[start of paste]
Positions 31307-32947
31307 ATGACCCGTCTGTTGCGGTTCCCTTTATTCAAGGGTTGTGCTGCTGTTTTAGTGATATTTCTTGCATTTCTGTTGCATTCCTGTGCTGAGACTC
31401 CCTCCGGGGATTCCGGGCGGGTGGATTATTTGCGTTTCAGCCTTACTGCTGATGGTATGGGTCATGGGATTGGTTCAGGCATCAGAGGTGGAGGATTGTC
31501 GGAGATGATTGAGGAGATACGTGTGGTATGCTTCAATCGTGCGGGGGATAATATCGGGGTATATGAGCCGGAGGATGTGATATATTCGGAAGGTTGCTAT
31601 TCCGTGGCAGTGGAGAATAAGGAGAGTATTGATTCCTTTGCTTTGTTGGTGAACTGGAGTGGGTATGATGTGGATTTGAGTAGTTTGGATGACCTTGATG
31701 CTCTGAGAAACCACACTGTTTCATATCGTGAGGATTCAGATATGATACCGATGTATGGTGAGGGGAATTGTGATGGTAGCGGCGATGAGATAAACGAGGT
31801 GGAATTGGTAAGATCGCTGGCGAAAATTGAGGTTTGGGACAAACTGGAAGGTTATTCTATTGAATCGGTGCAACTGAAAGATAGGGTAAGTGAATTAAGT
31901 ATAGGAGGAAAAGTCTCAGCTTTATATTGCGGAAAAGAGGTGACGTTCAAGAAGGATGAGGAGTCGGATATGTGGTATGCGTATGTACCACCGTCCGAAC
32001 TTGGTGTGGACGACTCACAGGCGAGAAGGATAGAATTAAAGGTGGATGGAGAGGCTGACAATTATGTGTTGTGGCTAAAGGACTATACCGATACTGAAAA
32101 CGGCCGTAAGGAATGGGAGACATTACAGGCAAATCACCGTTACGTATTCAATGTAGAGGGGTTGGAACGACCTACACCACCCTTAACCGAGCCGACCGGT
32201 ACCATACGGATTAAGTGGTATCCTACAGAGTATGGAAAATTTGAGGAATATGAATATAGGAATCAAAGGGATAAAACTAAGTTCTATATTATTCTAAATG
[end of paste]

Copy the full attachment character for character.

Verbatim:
Positions 31307-32947
31307 ATGACCCGTCTGTTGCGGTTCCCTTTATTCAAGGGTTGTGCTGCTGTTTTAGTGATATTTCTTGCATTTCTGTTGCATTCCTGTGCTGAGACTC
31401 CCTCCGGGGATTCCGGGCGGGTGGATTATTTGCGTTTCAGCCTTACTGCTGATGGTATGGGTCATGGGATTGGTTCAGGCATCAGAGGTGGAGGATTGTC
31501 GGAGATGATTGAGGAGATACGTGTGGTATGCTTCAATCGTGCGGGGGATAATATCGGGGTATATGAGCCGGAGGATGTGATATATTCGGAAGGTTGCTAT
31601 TCCGTGGCAGTGGAGAATAAGGAGAGTATTGATTCCTTTGCTTTGTTGGTGAACTGGAGTGGGTATGATGTGGATTTGAGTAGTTTGGATGACCTTGATG
31701 CTCTGAGAAACCACACTGTTTCATATCGTGAGGATTCAGATATGATACCGATGTATGGTGAGGGGAATTGTGATGGTAGCGGCGATGAGATAAACGAGGT
31801 GGAATTGGTAAGATCGCTGGCGAAAATTGAGGTTTGGGACAAACTGGAAGGTTATTCTATTGAATCGGTGCAACTGAAAGATAGGGTAAGTGAATTAAGT
31901 ATAGGAGGAAAAGTCTCAGCTTTATATTGCGGAAAAGAGGTGACGTTCAAGAAGGATGAGGAGTCGGATATGTGGTATGCGTATGTACCACCGTCCGAAC
32001 TTGGTGTGGACGACTCACAGGCGAGAAGGATAGAATTAAAGGTGGATGGAGAGGCTGACAATTATGTGTTGTGGCTAAAGGACTATACCGATACTGAAAA
32101 CGGCCGTAAGGAATGGGAGACATTACAGGCAAATCACCGTTACGTATTCAATGTAGAGGGGTTGGAACGACCTACACCACCCTTAACCGAGCCGACCGGT
32201 ACCATACGGATTAAGTGGTATCCTACAGAGTATGGAAAATTTGAGGAATATGAATATAGGAATCAAAGGGATAAAACTAAGTTCTATATTATTCTAAATG